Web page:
The Lands

Abzan, with the rest of the Wedges in general, are in a spot right now in Pioneer where making a budget list is extremely simple because of a very forgiving mana base. With only 9% of the lands entering tapped, most of the typical “budget mana base struggles” are non-existent with this deck, making Wedges highly favorable budget territory. Unlike my last deck, this build has next to no issue with its lands. In all of my test games, the only issue i’ve had so far is that on occasion mulligans have to be made for lack of a turn one black source, which is a similar issue i’ve had in the full non-budget version of the deck as well, and nothing that shouldn’t be expected in a game of variance. 

How does it play?

I’ve been playing this archetype almost exclusively for the past two weeks, and I have to say that this is some of the most fun I’ve had while playing Pioneer. The deck comes from an angle that we’re not used to seeing yet in this format, being the first real reanimator deck that looks to swing in with a huge, unexpected, hasty threat. This means that a lot of less-experienced players aren’t going to be prepared to overcome the onslaught that the main plan provides, and i’ve caught a lot of people off guard because they incorrectly assume that i’m playing just another dumb midrange pile. The deck honestly feels a little bit like Splinter Twin did in Modern (for anyone else like me who was around when the rocks were soft). It’s a strong midrange deck that is constantly threatening the combo, while at the same time being fully capable of just beating you down with a 2/2 because you’re too busy trying to keep the combo from happening. The deck is an absolute blast to pilot, quite consistent, and very customizable in its construction. From Abzan to Esper to straight Orzhov, there’s a ton of different paths to take the Greasefang combo in this format, and you can really bend the deck to suit your play style.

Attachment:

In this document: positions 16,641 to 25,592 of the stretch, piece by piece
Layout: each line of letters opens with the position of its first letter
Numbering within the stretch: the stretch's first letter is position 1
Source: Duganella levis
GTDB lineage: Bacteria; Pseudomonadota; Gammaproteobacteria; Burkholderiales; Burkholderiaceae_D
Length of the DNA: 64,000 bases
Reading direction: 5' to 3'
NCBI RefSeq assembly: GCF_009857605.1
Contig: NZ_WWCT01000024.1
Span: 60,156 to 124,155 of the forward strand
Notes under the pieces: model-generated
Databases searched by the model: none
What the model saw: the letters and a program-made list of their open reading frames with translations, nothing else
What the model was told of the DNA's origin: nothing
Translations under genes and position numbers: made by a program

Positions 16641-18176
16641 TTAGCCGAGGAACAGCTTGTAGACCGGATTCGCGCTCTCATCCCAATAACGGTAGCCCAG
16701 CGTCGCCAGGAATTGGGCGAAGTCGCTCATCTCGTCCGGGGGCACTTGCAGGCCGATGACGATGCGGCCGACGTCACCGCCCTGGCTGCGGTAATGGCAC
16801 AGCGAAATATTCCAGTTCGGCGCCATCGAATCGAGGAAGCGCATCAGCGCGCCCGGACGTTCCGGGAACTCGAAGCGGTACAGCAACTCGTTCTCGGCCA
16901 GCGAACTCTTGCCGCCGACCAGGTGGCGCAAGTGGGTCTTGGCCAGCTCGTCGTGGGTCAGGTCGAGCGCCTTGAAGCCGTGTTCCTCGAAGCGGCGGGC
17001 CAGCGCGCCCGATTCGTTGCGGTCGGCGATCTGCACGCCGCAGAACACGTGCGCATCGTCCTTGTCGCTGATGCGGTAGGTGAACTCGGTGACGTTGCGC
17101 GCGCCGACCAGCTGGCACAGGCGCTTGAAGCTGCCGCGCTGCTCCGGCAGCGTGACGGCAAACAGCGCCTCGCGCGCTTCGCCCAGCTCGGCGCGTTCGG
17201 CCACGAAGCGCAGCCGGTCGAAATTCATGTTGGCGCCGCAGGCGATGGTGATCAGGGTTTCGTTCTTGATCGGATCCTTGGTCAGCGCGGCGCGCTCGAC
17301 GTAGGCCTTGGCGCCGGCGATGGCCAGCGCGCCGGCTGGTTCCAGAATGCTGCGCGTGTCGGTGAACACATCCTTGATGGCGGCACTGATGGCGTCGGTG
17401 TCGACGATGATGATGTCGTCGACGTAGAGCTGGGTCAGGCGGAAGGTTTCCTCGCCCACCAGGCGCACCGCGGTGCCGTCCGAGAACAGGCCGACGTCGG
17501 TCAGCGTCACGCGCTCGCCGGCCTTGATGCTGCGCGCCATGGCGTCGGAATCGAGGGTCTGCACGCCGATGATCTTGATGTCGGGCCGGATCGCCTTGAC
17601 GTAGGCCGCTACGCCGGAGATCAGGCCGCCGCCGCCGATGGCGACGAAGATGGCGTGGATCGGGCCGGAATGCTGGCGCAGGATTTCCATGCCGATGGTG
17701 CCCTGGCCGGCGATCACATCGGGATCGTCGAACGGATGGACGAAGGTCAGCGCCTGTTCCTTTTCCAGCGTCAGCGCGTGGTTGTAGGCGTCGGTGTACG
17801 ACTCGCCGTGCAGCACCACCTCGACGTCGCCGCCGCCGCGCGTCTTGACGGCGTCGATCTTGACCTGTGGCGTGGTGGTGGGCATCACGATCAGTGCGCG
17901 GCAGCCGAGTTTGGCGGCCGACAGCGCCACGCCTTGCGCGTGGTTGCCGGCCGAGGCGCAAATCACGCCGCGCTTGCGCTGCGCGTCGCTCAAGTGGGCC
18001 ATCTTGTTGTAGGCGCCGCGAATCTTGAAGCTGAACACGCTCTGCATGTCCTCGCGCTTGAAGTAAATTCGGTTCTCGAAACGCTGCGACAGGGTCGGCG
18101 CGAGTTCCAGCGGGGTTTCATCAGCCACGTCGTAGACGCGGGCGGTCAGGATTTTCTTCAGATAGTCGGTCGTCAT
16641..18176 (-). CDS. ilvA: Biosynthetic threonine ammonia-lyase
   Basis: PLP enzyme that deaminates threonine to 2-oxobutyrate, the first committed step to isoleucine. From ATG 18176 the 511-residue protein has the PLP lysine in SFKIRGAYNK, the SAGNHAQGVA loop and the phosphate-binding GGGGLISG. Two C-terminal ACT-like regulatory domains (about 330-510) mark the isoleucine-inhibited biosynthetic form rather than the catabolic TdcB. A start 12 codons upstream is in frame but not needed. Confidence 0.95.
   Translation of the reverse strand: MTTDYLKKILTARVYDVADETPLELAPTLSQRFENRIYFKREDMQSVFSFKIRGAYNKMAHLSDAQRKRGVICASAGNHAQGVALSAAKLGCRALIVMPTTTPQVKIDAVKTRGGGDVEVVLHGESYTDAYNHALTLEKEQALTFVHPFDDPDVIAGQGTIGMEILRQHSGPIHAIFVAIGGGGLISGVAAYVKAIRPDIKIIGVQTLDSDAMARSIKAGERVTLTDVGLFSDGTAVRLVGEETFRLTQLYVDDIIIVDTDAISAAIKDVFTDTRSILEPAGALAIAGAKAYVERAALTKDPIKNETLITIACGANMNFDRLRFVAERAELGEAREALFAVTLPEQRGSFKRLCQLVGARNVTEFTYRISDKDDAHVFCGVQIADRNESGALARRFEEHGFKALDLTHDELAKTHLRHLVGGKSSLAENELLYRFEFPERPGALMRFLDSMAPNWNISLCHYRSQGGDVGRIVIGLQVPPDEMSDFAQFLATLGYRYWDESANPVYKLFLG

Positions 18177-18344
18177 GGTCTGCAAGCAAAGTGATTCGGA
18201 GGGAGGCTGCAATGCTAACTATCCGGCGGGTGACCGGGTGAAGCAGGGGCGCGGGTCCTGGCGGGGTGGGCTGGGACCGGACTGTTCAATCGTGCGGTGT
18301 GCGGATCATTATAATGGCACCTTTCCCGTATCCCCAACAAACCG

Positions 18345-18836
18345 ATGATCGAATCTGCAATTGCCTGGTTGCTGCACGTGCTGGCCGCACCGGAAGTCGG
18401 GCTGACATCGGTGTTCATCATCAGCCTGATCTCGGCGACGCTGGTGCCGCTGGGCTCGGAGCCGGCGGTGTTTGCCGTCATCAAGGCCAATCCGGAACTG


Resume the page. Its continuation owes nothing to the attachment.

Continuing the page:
The Wrap-up

Abzan Greasefang is my favorite deck to come out of Kamigawa, and one that I expect to be playing in Pioneer for a long time. If you’re interested in getting into this archetype, right now is the perfect time while the cards are still cheap and the archetype is still relatively under explored. The deck is insanely flexible and pivots on a dime. It’s not often that taking the route of “an established tier one or two deck, but the lands are worse” gets you somewhere when building on a budget, but this archetype has sincerely impressed me. I think that it’s very much worthwhile to at least know how to fight against this deck if not picking it up and trying it for yourself, because the strategy is just the right mix of fun and powerful, and a lot of players are going to be trying it out in the coming months. 

That’s all for this one! As always, I’d love to hear from you. Leave a comment either here on Playing Pioneer, on reddit, or even shoot me a discord message with your thoughts on the deck! I also love to hear what you guys are working on for budget brews, as well as your suggestions for future installations in this series! I hope you enjoyed, and as always, stay safe, stay smart, and thanks for reading.

  • Publisher

    ServoToken has been playing competitive magic since 2011, spending a majority of that time living in the shoes of a player on a strict budget. After investing a lot of time learning how to make the best of a bad situation, his goals today are to spread those lessons to the often-ignored population of Magic players who can’t afford to drop a car payment on a new deck every couple of months. His mantra is that “You don’t need to play mono-red to do well on a budget”. These days, you can typically find him deep in the archives of Scryfall searching for new cards to brew around or making tweaks to the Pioneer Budget deck spreadsheet on his unending mission to bring his favorite format to the people on the cheap.